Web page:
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Closing loopholes – casual employment

by | May 4, 2024 | C1: Commitment, C2: Capability, Compliance, Fair Work, Human Resources, Modern Awards, News, Wage Obligations

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The Courts and Government have been jumping from one definition or interpretation of what casual employment is to another and then another over recent years and that is happening again under the Albanese Government’s Fair Work Legislation Amendment (Closing Loopholes) Act 2023.  Is it just the pendulum swinging back as happens on a change of government or is it more than that?  

S15A(1) of the Fair Work Act 2009 currently provides that an employee is a casual employee if the employer offers employment on the basis that “there is no firm advance commitment to continuing and indefinite work according to an agreed pattern of work for the person” and the person accepts the offer on that basis and becomes an employee as a result of that.

So the emphasis is on what is in the contract regardless of how the arrangement really works in practice.

Under the changes being introduced, the concept that a casual employee is one who has no firm advance commitment to continuing and indefinite work remains but the emphasis shifts to the practical reality of the relationship rather than just what is written in the contract.

The question of whether there is a firm advance commitment to continuing and indefinite work will be determined by a number of questions:

  • whether the employer can choose to offer (or not offer) work to the employee and wether the employee can choose to accept or reject an offer of work
  • whether continuing work is reasonably likely to be available given the nature of the business
  • whether part-time or full-time employees are undertaking similar roles in the workplace
  • whether the employee has a regular pattern of work..We know that the vast majority of business owners try to do the right thing and want to be compliant with their obligations. 

Casual conversion

The ability for casual employees who serve a minimum period of engagement with a regular and systematic pattern of hours of work has been a feature of awards for decades and has been legislated for a few years now. So it isn’t a new concept.

Under the new rules, a casual employee of a small business employer (ie one with less than 15 employee) will be able to apply for conversion to full-time or part-time employment after 12 months service if they believe that they no longer fit the definition of a casual employee. For employees of larger employees, that opportunity comes after 6 months’ service.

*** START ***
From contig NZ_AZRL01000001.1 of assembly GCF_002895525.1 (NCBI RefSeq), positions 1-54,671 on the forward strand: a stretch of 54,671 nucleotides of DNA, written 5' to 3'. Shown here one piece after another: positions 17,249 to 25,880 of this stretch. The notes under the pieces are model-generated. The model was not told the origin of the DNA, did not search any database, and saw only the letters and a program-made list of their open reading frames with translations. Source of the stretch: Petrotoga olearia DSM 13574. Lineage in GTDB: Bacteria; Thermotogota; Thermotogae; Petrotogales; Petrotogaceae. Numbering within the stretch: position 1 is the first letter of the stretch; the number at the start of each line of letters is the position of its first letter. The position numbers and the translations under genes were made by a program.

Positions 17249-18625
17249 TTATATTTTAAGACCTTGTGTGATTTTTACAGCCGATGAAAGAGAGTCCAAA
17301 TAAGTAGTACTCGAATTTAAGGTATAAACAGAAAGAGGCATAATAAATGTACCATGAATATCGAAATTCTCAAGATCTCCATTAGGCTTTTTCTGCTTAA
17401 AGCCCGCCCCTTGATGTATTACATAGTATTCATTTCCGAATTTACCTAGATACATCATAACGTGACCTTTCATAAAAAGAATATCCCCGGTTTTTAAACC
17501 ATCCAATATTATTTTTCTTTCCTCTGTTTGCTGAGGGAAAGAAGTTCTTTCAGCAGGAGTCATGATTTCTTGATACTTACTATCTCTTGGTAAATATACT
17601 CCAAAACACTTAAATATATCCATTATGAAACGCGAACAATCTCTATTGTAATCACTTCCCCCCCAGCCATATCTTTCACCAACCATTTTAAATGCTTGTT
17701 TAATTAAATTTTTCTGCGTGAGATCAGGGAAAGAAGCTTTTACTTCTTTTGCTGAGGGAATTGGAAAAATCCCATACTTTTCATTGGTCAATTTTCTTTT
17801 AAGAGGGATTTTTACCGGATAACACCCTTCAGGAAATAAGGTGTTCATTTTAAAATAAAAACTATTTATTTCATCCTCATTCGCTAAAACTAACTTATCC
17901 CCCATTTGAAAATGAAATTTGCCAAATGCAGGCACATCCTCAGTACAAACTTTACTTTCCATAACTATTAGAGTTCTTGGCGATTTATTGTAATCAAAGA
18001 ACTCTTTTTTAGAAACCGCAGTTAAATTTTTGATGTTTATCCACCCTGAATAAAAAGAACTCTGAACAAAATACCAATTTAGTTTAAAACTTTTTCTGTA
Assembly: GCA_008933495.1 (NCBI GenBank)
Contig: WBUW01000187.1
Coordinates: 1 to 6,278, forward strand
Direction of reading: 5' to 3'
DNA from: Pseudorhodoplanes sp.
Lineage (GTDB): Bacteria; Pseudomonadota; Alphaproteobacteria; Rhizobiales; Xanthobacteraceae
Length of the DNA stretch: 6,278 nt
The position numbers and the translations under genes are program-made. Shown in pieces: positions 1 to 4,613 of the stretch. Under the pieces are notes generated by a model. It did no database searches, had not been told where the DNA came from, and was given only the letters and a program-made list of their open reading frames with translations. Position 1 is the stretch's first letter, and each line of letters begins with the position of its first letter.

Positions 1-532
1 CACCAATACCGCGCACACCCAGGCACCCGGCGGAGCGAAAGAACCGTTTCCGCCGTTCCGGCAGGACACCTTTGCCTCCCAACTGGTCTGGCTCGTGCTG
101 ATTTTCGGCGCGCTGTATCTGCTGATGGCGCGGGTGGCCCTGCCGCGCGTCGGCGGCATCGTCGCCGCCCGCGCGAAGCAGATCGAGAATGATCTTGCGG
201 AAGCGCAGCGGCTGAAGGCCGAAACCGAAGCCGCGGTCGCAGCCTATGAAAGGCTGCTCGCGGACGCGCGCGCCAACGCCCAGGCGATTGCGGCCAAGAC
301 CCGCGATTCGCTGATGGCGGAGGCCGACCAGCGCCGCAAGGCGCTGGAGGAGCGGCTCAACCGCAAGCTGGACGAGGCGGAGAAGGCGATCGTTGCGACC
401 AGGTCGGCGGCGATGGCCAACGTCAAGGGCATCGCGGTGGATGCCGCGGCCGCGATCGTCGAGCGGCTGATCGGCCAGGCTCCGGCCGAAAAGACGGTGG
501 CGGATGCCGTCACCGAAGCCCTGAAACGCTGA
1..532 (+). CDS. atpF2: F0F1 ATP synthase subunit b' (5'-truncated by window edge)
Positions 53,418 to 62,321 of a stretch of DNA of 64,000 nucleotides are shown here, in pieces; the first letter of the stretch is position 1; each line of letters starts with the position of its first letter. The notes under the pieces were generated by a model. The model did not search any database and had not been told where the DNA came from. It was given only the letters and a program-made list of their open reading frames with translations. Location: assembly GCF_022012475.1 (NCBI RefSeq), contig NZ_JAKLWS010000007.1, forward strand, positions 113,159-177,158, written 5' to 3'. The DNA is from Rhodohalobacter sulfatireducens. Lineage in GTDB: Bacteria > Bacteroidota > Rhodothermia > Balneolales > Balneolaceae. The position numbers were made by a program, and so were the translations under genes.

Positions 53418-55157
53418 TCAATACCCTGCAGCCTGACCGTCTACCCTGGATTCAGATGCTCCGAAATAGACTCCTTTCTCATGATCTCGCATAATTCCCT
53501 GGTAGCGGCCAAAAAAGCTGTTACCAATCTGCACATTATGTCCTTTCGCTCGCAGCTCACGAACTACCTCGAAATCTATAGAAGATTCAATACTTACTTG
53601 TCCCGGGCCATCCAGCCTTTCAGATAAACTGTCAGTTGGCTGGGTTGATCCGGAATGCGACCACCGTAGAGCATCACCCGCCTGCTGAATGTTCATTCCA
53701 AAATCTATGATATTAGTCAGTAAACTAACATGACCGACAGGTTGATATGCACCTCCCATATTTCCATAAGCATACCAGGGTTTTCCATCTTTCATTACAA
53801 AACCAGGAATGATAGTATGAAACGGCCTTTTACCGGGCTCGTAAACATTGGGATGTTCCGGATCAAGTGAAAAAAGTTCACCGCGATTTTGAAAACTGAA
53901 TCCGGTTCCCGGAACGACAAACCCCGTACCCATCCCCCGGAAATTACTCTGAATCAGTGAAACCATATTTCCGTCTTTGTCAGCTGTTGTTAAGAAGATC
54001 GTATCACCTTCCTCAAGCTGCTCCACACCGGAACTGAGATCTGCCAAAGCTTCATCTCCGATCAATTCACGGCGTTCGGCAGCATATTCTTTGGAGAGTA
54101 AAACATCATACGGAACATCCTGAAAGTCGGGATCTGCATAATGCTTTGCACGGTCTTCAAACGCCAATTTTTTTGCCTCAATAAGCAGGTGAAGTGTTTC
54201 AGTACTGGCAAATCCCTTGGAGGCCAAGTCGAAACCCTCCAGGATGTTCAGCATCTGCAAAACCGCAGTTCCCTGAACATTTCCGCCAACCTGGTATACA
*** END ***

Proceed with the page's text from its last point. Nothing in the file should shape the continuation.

The employer will have to respond to any such request within 21 days and, if the employer refuses the request, the employee can make application to the Fair Work Commission for mediation, conciliation or arbitration of the matter as a dispute.

The employer will have to comply with whatever agreement is reached or decision is made in those proceedings.

Employees are under no obligation to convert – they have the option of remaining a casual employee if that is their preference.

There are transitional arrangements whereby the current rules on casual conversion will continue after 26 August 2024 in respect of existing casual employees for a period of 6 months in the case of employers with 15 or more employees or 12 months for employers with less than 15 employees.

Casual Employment Information Statement

All casual employees must be provided with the revised Casual Employment Information Statement on or before commencement or as soon as possible thereafter.

Additionally, under the new rules, they will also have to be provided with it again:

  •  in the case of a small business, after 12 months of employment
  •  in the case of a large business, after 6 months, 12 months and annually thereafter

When is this all happening?

These changes take effect from 26 August 2024.

What do you need to do?

If you employ casual employees, review your current working arrangements eg how long they have been working with you, what their patterns of hours of work are and whether there is a commitment to ongoing employment on a regular basis (whether or not that commitment is in writing).

Secondly, review your employment contracts or letters of offer to ensure that they are consistent with the new definition and rules on casual employment.

Thirdly, ensure that you obtain the new Casual Employment Information Statement when it becomes available and read it to ensure that you understand it.

Fourthly, get prepared to have conversations with your casual employees about their status against the revised definition and rules and to deal with any likely request for conversion.

We can assist you in all of these areas.

If you would like to learn more about ways that we can do this, please call us on 1300 108 488 or email us at enquiries@ridgelinehr.com.au.

CONTACT US

Ridgeline Human Resources Pty Ltd
ABN : 24 091 644 094

enquiries@ridgelinehr.com.au

6 Ellesmere Ave, Croydon Victoria 3136

1300 108 488

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